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Have you ruled out Chiari or Craniocervical Instability (CCI) as a cause of your CFS

bread.

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if you have horizontal instability and your vertebrae are sliding, everytime your head gets in extension or flexion or a combination with rotation your spinal canal will be in a unphysiological position, it is both, a stretching and a compression but different from a compression that is caused by vertical instability.

lets say you sit upright and then bend your head forward, your face parallel to the floor, gravity will pull on your head, the healthy cervical spine usually withstands this because its vertebrea are tightly in position, in case they are not it is not difficult to imagine how this could affect your nerve tissue in the spinal canal.
 

mattie

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cannot remember which of his talks it was, but I recall Henderson saying in an anonymous survey, about half of patients said they felt they had made remarkable recovery, 25% said they were better to a lesser degree and 25% felt they were worse off or no improvement. He indicated some of those might have had other unresolved issues.
These are all EDS patients. Henderson is following them all long term.
 
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my whole „theory“ stands on the idea that people will have greater results post surgery if there is brainstem compression which seems somewhat more likely in more pronounced vertical instability, this seems to be a different kind of injury to the nerve tissue than a stretch injury, which seems more likely (or solely happening?) in horizontal instability.

If you look at classic spinal cord accidents it is mostly a stretch injury (or tear in worst case) which results in mostly irreversible (?) damage- also due to the massive inflammatory cascade which ensues thereafter. So maybe that is similar?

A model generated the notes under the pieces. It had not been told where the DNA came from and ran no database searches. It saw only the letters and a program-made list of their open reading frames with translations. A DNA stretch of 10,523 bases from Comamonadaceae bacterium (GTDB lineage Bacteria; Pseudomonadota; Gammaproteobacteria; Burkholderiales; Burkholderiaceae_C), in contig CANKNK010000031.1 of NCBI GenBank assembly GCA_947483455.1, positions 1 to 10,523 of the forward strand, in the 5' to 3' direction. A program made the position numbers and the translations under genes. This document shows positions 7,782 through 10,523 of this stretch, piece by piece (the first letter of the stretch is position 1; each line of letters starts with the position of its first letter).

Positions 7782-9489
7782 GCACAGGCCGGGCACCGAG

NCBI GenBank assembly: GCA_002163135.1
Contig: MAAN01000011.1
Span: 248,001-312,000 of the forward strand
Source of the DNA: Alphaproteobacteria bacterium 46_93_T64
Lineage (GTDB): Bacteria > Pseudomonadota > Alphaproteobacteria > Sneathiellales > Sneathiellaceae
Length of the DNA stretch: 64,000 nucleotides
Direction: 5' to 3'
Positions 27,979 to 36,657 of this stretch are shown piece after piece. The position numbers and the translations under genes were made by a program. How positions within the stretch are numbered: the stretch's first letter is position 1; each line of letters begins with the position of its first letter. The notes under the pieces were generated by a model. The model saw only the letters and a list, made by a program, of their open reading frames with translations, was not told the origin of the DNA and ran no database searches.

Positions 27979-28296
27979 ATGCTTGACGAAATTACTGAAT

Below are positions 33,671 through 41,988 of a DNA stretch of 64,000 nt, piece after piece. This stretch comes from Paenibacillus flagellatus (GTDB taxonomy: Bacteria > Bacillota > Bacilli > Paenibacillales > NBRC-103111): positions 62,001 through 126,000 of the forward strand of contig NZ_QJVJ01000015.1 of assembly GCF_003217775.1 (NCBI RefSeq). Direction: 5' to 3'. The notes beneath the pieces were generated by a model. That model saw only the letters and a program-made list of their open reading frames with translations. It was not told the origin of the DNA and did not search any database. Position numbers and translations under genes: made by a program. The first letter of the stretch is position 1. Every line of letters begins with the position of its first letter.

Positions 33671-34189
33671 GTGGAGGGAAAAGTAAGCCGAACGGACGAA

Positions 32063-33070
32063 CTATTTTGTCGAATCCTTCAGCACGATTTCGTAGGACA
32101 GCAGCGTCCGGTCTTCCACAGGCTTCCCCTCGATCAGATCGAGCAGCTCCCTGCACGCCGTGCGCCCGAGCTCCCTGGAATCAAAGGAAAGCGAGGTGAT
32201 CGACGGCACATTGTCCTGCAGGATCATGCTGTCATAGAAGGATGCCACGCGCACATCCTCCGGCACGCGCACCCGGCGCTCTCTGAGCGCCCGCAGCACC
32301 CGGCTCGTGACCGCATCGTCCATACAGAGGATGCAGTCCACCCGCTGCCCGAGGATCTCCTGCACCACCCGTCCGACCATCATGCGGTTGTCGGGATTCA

Ok, now I think, I got you. And indeed, its reasonable to me, that stretching could be much more likely irreversible than compressing. If I recognize rightly, @JenB was diagnosed by dynamic BDI and thereby with vertical instability. So, that would make sense. But I remember @jeff_w mentioned, that he had a retroflexed odontoid, what would be considered as horizontal instability, as far as in understand.

What I'm wondering about as well is the following. Grabb Oakes seems more sensitive to horizontal instability. (https://me-pedia.org/wiki/Craniocervical_instability#Measurements ) And that makes a lot of sense. Grabb Oakes is for example pathological, if odontoid dip into brainstem/ spinal cord (sorry, no idea where the one ends exactly and the other begins). That would make CXA pathological in many cases, as well. But, what I'm trying to say, considering Henderson, Grabb Oakes implies brainstem compression. (https://www.omicsonline.org/open-ac...ty-connective-disorders-2165-7939-1000299.pdf page 2) So, in that case a horizontal instability would lead to brainstem compression, if I gout everythin right.

Everybody has to understand that I am a baker, not a doctor or scientist, I constructed this „theory“ from a very limited data set and years of reading personal anectodal accounts of patients. I basically have no idea what I am talking about and looking back reading posts here while getting sicker and sicker with trying things I wish that I have known that nobody else does either.

Matties description of his improvement fits the available data more than the „miracle“ patients, I have zero doubt that they are real but we have to understand why they got so much better before assuming that everyone (or even the biggest part of patients) will have these incredible results!
I've got a Ph. D.* and I'm not any smarter than you. It doesn't matter what you are. (Anyway, baker is a great profession, In my opinion.) We're all here for the same reason, helping each other. And your critical way of thinking is very helpful. I think, everyone here appreciate this.

* In engineering, what most people would not consider as science. :)
 

Hip

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I do not know much about horizontal instability and how it can cause pathology.
My understanding is that horizontal instability is where the skull does not properly pivot on the top of the spine, but slides horizontally over the spine as the head moves from flexion to neutral to extension.

In normal heathy people, the pivoting is very precise, and so there is very little horizontal movement (less than 1 mm in translational BAI). Pathology starts when the translational BAI is greater than 2 mm, and I believe Dr H considers those with a translational BAI of greater 4 mm candidates for surgery.

So I guess this horizontal movement will unduly stretch the brainstem and spinal cord. But I have not been able to find any info on the precise mechanism of damage.